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Settlement Reached in Special Education Complaint Against Pawtucket School District

Posted: December 22, 2010|Category: Students' Rights

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In response to a civil rights complaint filed by Rhode Island Legal Services and the Rhode Island ACLU, the Pawtucket School District has entered into a consent agreement to revise its practices governing the evaluation of special education students.

Earlier this year, RILS and the ACLU filed a class-action administrative civil rights complaint challenging the school district’s practice of routinely destroying documents related to the evaluations conducted to determine whether a child has a disability, and if so, the nature of the educational services needed by that child. The documents that were being destroyed included the notes and observations of the evaluators, the children’s answer sheets, and other raw data on which the school’s final written reports were based. As a result, parents never had the opportunity to review the documents that led to determinations regarding a child’s special education needs and services.

The complaint, filed with the Office for Civil Rights of the U.S. Department of Education, argued that the policy was a violation of federal regulations and had the improper effect of preventing parents from forming an independent judgment about the accuracy of the school evaluations. The evaluation reports form the basis on which a child’s eligibility for services and the nature of services provided are determined, yet the parent never had the opportunity to review the underlying documents leading to those determinations.

The DOE’s Office for Civil Rights investigated the allegations and has now indicated that a resolution agreement remedying the allegations has been entered into with the school district. Under the settlement agreement, the school district has agreed to develop a policy to retain all the evaluation documents it had previously been destroying; to notify parents of their right to review those documents; to offer to conduct new special education evaluations of students in those instances where the documents had been destroyed; and to provide training to all staff about the new policies. The agreement also sets a timeframe for meeting all of these requirements, which the Office of Civil Rights “will monitor until fully implemented.”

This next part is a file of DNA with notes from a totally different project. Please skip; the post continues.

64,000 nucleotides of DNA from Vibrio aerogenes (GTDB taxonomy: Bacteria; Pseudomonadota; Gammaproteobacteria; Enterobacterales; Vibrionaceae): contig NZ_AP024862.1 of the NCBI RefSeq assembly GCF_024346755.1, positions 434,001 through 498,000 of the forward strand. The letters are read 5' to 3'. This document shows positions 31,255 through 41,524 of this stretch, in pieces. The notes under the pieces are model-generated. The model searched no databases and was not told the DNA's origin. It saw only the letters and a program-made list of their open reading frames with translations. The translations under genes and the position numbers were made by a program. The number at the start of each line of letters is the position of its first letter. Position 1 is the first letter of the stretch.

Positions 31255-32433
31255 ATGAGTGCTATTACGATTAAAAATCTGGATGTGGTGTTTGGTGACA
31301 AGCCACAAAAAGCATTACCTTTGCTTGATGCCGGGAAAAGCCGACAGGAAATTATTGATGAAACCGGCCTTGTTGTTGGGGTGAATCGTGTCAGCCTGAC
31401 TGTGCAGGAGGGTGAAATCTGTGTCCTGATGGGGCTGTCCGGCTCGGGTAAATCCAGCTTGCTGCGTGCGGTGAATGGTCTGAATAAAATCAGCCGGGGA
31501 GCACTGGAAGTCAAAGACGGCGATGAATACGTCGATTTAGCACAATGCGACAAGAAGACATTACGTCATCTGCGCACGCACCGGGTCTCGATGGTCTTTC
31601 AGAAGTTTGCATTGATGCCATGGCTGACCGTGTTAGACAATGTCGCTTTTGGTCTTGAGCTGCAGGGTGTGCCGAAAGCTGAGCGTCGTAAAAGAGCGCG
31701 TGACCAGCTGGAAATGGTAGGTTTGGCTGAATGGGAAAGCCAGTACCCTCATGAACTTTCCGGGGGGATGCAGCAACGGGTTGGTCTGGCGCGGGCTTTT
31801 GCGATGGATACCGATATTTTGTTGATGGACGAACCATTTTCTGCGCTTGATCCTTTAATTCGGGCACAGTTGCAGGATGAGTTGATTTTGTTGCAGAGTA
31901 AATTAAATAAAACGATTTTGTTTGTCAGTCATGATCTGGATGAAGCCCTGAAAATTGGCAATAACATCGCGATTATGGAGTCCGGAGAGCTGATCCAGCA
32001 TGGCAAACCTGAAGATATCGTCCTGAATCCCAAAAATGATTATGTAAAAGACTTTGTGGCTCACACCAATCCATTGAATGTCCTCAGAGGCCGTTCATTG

RILS attorney Veronika Kot said today: “Parents of children with disabilities are equal participants in decision making about the services their children may need to achieve good educational outcomes. They have the right to full and equal access to the information that forms the basis for such decisions. The resolution of this complaint is a welcome reaffirmation of these

rights.” RI ACLU volunteer attorney Amy R. Tabor added: “This resolution sends a message to all school districts in Rhode Island that they cannot adopt document-destruction or document-withholding policies that deprive parents of their right to full access to their child’s educational records.”

In light of the agreement, the organizations plan to ask the state Department of Education to remind all other school districts of their obligations under the federal law to maintain and allow parental access to these evaluation records.

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